WD2 Notebook: Baffuto, Pandolf Healed; Lock Haven is Locked In
by Mark Macyk | LaxMagazine.m
|Lock Haven's Jessica Pandolf
(left) and Chrissy Baffuto (right) shared the unfortunate bond of
severe knee injuries, but are now healthy and part of a Lock Haven
team that's won 10 straight games.
© Lock Haven
During a preseason scrimmage in Florida last year, Lock Haven goalie Chrissy Baffuto heard that sound no athlete ever wants to hear. Sophomore Jessica Pandolf, who knew a thing or two about knee injuries, was the first person at her side.
“I heard the pop,” Baffuto said. “I kept saying ‘My knee, my knee.’ Jess ran over instantly, said, ‘You’re gonna be fine,’ and helped me off the field.”
Baffuto’s freshman season was over before it began thanks to a partially-torn ACL and a strained LCL. Before that Spring Break trip ended, Pandolf would also be helped off the field, her right ACL fully torn after an attempted shot at Rollins. She too missed the rest of the season and Lock Haven missed the NCAA tournament for the first time since 2008.
Thirteen months later, Pandolf and Baffuto are both back on the field and Lock Haven is locked in. The Eagles rank No. 6 in the latest IWLCA rankings and, more importantly for their NCAA tournament aspirations, No. 3 in the latest regional rankings.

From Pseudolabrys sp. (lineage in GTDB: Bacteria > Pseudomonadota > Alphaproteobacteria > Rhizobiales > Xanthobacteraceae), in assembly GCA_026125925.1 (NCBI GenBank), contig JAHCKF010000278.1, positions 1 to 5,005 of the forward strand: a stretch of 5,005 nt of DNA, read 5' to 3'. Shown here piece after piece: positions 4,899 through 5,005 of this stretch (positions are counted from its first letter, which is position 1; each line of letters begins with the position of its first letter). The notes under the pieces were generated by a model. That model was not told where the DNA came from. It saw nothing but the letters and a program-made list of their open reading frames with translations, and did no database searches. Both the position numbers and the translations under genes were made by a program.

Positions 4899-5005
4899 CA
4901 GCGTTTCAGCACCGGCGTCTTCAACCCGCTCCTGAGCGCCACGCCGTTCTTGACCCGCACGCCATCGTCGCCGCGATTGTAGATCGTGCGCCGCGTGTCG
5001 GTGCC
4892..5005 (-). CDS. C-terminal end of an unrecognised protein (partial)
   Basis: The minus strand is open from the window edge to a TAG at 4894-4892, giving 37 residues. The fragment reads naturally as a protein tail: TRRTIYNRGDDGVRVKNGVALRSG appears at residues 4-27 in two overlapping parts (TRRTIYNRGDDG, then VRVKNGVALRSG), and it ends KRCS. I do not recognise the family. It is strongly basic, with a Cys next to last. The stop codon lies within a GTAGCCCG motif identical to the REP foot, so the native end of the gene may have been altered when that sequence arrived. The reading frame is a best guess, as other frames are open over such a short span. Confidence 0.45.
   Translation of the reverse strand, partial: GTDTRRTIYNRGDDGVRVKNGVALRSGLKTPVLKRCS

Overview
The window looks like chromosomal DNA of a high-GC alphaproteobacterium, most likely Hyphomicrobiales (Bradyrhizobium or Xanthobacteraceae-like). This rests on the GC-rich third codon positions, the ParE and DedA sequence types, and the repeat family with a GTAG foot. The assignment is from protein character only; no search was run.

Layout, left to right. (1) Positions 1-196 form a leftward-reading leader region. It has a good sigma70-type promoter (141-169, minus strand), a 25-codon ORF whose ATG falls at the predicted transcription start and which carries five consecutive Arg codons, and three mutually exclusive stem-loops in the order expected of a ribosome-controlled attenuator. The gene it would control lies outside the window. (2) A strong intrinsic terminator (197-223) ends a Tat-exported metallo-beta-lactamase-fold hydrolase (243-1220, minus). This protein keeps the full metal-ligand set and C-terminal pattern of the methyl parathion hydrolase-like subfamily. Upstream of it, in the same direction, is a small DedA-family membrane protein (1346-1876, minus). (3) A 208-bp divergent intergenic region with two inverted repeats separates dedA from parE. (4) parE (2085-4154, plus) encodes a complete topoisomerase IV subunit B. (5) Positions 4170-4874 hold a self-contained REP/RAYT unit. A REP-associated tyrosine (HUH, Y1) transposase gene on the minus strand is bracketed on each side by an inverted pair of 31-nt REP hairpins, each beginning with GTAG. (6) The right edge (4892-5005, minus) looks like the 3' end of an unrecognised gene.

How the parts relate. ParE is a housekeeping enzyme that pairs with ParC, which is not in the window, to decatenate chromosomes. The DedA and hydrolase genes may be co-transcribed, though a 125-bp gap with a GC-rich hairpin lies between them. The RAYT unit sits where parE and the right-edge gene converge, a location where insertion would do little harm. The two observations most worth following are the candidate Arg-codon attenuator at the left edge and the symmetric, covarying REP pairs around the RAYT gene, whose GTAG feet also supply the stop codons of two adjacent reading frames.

Last week the Eagles pulled off their two biggest wins of the year, taking down arch-rival West Chester, 11-6, on Saturday and up-and-coming Indiana (Pa.), 10-9, on Tuesday. The victory over IUP clinched a PSAC regular season title and guaranteed home field throughout the tournament for LHU.
Baffuto and Pandolf played big roles in both wins.
Against West Chester, Baffuto put up a career-high 10 saves (five off free positions) and held West Chester, which came in averaging 17.31 goals per game, to its lowest scoring output since 2010.
“Honestly Chrissy was on a whole different level,” Pandolf said. “At halftime I tried to explain that to her. I was just so excited that she was playing so great.”
She followed that up with nine saves against IUP, which was held in single-digits for just the second time all year.
Pandolf provided offensive firepower in both games, scoring a game-high three goals in the IUP win after putting up four goals against West Chester. Through 14 games, Pandolf leads the Eagles, and ranks second in the PSAC, with 48 goals.
“It’s great to have a girl like Jess, especially at center,” Baffuto said. “She’ll always be there on defense. You can rely on her to get a goal. She’s someone you can rely on for everything.”
Baffuto was also able to rely on Pandolf during the long rehab process. Pandolf had been through it before; she injured her left knee during her junior year of high school. When they were far enough along they went on runs together.
“It was good to have Jess,” Baffuto said. “Of course, I don’t want her to be injured, but she was a great player to have me get through it mentally. It was just a really great support system.”
“We helped each other a lot,” Pandolf added.
Both players were back on the field when the preseason begun and have played every game since.